So right now, since no big company has invested in making the VR headset a reality, the technology is lagging behind in relative terms. The current generation looks a little like bulky sunglasses. The image is stereo (meaning that you see a different image with each eye) to mimic your natural eyesight and give the illusion of real sight. The glasses can go transparent so that you can see the real world. The glasses track your head movements, so that when you turn your head to the left you're seeing whatever is to your left in the virtual world, again mimicing the real world.

Up next; what the technology will look like in ten to fifteen years, and what it will mean for knowledge based industries.

Friday, January 11, 2008

An Actual Conversation

I was waiting in line at the grocery store last night, buying myself a frozen pizza after work. It was BBQ chicken, which turned out to be one of the best ideas for a pizza ever. Pizza has always felt like one of those foods that could effortlessly assimilate any other food into it. That's something that I really admire in foods. The other great culinary assimilator is the sandwich, which is basically what you call it when you stick other foods between two slices of bread.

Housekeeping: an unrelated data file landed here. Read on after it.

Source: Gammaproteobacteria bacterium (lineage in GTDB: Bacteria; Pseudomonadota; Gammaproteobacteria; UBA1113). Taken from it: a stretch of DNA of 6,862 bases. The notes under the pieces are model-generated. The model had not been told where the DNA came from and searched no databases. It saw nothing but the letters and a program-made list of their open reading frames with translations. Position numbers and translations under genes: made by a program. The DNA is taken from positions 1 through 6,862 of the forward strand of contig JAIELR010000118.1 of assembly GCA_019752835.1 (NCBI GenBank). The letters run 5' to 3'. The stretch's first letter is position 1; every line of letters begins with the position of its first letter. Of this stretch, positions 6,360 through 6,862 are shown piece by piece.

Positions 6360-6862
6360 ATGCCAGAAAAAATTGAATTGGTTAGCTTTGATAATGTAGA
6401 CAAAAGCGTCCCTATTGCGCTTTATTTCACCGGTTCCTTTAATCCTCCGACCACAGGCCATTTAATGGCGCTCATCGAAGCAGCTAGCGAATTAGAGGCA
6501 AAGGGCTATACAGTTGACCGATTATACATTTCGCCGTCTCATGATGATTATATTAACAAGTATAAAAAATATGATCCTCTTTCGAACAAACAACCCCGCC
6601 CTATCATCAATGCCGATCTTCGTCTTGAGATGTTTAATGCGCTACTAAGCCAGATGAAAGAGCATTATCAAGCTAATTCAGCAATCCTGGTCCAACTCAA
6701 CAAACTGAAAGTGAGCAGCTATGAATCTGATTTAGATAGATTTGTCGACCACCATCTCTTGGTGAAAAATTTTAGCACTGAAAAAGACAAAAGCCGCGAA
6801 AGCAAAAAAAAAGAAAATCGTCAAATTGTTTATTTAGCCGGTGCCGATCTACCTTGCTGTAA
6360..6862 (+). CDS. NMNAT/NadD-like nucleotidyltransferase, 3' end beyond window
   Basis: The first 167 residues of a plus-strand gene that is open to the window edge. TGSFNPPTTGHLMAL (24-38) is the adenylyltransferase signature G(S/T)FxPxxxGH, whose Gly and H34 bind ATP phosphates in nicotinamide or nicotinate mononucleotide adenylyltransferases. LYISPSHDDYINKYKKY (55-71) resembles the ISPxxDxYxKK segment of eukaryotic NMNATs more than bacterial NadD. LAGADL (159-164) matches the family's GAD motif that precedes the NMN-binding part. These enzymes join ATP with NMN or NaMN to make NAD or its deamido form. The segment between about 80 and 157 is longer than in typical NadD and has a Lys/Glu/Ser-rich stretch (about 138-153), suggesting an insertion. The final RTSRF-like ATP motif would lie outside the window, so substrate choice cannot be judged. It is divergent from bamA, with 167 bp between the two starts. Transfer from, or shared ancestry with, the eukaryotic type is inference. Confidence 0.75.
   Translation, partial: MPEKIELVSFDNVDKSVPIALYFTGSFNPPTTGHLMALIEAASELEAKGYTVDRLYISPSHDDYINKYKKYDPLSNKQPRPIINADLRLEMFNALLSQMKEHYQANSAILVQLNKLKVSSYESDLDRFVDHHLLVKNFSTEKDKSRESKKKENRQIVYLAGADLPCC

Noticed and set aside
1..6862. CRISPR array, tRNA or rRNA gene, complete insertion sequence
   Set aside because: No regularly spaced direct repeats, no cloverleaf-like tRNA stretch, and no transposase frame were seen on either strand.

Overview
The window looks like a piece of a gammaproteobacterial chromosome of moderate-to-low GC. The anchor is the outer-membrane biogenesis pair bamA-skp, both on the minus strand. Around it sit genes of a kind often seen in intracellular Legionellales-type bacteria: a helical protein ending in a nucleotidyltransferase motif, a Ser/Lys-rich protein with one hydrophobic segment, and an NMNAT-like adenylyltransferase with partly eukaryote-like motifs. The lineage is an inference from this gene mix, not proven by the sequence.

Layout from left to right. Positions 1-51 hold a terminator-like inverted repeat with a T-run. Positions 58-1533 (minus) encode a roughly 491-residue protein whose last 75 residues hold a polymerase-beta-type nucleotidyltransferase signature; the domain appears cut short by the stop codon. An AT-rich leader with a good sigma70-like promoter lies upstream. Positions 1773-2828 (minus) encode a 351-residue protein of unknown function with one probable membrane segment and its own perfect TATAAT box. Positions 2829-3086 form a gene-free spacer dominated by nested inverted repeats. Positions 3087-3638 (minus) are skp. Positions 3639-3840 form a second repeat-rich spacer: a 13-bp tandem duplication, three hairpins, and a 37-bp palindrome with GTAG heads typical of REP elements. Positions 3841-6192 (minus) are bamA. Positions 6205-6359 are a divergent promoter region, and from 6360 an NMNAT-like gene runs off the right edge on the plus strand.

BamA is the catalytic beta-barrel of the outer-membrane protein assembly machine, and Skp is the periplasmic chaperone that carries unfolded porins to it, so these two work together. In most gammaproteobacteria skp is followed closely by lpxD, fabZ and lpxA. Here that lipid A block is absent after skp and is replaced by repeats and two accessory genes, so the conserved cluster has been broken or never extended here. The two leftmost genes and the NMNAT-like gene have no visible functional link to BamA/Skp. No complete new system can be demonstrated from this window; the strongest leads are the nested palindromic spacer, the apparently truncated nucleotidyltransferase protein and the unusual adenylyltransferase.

Standing behind me in line were two scruffy looking men. They had that unshaved look to them, with shirts that mismatched their pants. If I had seen them on the street, I might have guessed that they were homeless, though since they were in the store and buying things I suppose they must just have been that sort of person. I've been wondering a lot lately why people stay in uncomfortable or unpleasant situations, and what I've come up with is this; there's never a good cutting off point. Things creep up on you. So the guys standing behind me probably didn't start out as people with limited social skill and personal grooming - it just happened little by little, until they were walking around with a stained shirts and bloodshot eyes, thinking that this is how life had always been.